Born with hearing loss, recent 2014 Catonsville High School graduate Bailey Weinkam has overcome many obstacles in her lifetime.
Weinkam was recently awarded the 2014 Brittney Reese Allied Sports Scholarship for her outstanding character and sportsmanship.
A participant in the Allied Sports bowling program at the school since her freshman year, Weinkam also played softball during her senior year.
The Allied Sports program provides students with disabilities an opportunity to participate in sports with their non-disabled peers, according to Baltimore County Public Schools.
Known as the "Wolf" by her teammates for a signature howling move she does after bowling a strike, Weinkam said being part of the team helped her to fit in with her fellow students.
"It helped me feel more comfortable with other students," she said.
Weinkam was nominated for the Reese award by her Allied Sports coach and special education teacher, Alicia Brady.
Brady said Weinkam often lent a hand to assist her teammates with physical disabilities.
"She was often the last off the school bus and helped another student in a wheelchair get off safely," Brady said. "Bailey was always there to help assist the student getting into the school."
Brady said she always appreciated Weinkam's willingness to be flexible during games and help out when needed.
"She's a funny person and has the ability to make situations more comfortable for others by adding humor," Brady said.
Brady said Weinkam met all of the criteria for the award, which included: playing at least two Allied sports, attending a secondary school after high school and exhibiting sportsmanship on and off the field.
The scholarship program was founded in 2013 by Brittney Reese, a 2012 Olympic gold medalist and three-time world champion in the women's long jump, and her agent, Mark Pryor, owner of the World Express Athletic Management, to commemorate the achievements of students in the Allied Sports program, BCPS information said.
The Allied Sports program was created by the Baltimore County Public Schools' Office of Athletics during the 1994-1995 academic year, according to a Baltimore County Public Schools' (BCPS) press release, and now offers soccer in the fall, bowling in the winter and softball in the spring.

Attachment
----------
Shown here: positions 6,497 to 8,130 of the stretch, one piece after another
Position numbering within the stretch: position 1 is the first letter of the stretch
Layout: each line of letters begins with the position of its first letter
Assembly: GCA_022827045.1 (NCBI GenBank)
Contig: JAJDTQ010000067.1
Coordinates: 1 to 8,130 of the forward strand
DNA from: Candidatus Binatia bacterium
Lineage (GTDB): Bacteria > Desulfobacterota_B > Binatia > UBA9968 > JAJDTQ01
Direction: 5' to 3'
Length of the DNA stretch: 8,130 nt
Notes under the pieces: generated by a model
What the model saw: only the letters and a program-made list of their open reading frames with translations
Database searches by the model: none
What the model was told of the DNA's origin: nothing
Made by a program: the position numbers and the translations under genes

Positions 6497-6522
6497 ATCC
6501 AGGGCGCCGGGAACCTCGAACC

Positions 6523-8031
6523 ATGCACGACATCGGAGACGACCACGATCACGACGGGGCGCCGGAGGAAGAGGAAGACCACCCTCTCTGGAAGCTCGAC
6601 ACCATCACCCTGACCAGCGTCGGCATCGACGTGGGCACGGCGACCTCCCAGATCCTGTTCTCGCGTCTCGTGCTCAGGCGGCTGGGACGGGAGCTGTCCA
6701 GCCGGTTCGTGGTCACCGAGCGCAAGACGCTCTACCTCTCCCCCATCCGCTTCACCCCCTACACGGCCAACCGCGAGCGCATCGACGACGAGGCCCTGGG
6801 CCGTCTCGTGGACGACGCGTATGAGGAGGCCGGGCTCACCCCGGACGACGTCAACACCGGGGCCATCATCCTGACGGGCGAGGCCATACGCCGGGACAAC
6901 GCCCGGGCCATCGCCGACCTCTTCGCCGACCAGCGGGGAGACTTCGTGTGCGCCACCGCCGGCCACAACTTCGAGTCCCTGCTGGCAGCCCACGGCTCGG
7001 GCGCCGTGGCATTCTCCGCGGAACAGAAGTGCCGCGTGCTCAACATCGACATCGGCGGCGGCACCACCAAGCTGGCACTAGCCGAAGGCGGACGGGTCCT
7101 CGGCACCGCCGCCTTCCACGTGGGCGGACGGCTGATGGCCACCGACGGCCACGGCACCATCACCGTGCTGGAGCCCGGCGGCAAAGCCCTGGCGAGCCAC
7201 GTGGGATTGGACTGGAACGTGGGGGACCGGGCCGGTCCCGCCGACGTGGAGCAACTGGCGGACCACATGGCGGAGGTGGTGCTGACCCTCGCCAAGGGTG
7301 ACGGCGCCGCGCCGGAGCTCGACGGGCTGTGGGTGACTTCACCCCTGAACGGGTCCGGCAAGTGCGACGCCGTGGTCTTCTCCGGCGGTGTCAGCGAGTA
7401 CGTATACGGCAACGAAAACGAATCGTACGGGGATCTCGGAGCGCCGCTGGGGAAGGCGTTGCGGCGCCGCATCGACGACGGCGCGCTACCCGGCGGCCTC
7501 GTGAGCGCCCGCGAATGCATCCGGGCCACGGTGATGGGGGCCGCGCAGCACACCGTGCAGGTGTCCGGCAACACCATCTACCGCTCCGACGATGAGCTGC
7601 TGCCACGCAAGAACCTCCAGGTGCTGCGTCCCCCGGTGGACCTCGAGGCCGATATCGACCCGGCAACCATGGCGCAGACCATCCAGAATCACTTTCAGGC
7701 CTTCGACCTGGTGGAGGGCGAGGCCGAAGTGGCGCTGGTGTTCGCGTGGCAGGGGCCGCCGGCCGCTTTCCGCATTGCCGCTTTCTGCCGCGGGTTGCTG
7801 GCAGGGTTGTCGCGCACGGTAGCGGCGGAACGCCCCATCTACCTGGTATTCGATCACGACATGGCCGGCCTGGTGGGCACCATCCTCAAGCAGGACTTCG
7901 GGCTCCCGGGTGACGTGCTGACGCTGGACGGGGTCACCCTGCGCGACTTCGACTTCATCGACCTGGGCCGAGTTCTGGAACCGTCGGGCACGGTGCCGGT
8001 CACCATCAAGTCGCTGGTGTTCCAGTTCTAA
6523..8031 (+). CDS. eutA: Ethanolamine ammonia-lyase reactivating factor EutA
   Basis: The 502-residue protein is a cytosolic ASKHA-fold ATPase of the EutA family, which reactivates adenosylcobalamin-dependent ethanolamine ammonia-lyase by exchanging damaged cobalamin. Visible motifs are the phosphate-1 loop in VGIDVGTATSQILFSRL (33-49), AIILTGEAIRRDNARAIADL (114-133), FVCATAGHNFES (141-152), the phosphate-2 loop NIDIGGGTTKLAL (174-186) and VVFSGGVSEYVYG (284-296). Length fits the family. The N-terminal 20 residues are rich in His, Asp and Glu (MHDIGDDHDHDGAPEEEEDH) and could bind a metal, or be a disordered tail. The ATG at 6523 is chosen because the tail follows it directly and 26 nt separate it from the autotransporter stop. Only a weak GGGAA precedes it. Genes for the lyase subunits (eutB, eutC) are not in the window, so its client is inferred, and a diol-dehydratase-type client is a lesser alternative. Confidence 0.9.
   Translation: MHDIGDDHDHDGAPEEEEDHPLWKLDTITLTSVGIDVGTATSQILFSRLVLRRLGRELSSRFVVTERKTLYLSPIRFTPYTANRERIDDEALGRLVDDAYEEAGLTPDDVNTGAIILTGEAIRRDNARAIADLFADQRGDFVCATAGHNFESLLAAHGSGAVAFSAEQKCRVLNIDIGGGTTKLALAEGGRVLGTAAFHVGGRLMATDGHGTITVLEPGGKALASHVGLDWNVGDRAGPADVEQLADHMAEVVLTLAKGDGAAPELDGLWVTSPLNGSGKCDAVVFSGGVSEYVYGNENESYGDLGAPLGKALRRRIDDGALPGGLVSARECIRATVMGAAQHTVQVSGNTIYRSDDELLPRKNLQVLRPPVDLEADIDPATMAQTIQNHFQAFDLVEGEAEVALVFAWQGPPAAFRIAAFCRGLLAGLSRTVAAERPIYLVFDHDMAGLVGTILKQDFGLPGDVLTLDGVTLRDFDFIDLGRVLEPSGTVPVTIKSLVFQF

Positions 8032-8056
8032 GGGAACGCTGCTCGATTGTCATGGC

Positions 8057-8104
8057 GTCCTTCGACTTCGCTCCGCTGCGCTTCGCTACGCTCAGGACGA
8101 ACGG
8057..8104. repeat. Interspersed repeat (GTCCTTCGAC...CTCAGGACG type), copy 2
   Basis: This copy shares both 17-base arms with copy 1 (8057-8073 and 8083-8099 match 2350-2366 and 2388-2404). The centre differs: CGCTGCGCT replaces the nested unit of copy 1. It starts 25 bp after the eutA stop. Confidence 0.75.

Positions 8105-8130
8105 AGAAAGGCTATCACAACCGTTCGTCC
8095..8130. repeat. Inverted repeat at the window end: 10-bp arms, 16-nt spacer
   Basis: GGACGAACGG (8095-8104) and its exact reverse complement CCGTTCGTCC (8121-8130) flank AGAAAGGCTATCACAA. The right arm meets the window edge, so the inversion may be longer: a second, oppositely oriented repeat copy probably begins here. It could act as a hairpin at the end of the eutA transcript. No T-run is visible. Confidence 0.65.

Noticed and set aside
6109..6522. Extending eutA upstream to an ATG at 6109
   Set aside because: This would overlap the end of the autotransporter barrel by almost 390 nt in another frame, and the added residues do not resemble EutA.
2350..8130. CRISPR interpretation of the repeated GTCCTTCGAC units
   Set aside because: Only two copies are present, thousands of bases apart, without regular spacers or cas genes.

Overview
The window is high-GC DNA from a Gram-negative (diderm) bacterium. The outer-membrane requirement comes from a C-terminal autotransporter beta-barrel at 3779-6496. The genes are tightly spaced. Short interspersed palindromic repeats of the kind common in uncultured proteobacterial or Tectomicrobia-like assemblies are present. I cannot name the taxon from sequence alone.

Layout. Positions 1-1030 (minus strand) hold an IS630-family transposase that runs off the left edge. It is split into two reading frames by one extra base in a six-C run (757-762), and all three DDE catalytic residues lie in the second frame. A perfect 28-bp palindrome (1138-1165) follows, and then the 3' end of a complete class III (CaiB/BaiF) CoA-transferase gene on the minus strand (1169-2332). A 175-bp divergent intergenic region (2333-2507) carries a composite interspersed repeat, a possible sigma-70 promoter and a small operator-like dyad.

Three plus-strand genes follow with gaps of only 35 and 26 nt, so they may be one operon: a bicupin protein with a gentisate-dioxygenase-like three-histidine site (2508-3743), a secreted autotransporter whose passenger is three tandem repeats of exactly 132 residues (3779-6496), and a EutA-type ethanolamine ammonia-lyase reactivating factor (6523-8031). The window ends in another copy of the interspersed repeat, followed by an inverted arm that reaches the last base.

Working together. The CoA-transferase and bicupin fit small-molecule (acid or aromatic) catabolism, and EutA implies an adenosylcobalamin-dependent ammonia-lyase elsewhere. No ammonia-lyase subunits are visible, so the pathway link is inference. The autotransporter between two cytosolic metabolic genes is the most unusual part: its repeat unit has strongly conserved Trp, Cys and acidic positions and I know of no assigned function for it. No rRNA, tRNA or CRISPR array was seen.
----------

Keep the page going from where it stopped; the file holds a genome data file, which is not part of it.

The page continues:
Weinkam, who received a cochlear implant at age 4 which helped to improve her language and speech development, was enrolled in the BCPS Adaptive Learning Support (ALS) program.
"The hearing difficulty caused her speech and language to become delayed," said her father, Mark Weinkam. "During those formative years, she struggled with language development."
His daughter, 18, was in the adaptive program throughout school, but was able to take regular classes her senior year with an Individual Education Plan (IEP), which allows for special accomodations, he said.
Receiving the award took her by surprise.
"I feel a little surprised because for the past four years I have never gotten any scholarship," said Weinkam, who was named the bowling team's Most Valuable Player in her junior and senior years.
Mark Weinkam said attending his daughter's bowling matches was often a family event.
"I was so proud to learn she had won the scholarship," Weinkam said.
"Allied Sports is fantastic," he said."It's all about fun."
Bailey Weinkam's summer plans include traveling to Alaska, a gift from her grandparents, before she begins school in the fall on the Catonsville campus of the Community College of Baltimore County.
There, she plans to study animal science and join her twin brother on campus, who began taking classes last year.
"She has just worked so hard to overcome anything in her way," Weinkam said of his daughter. "She had a great high school experience."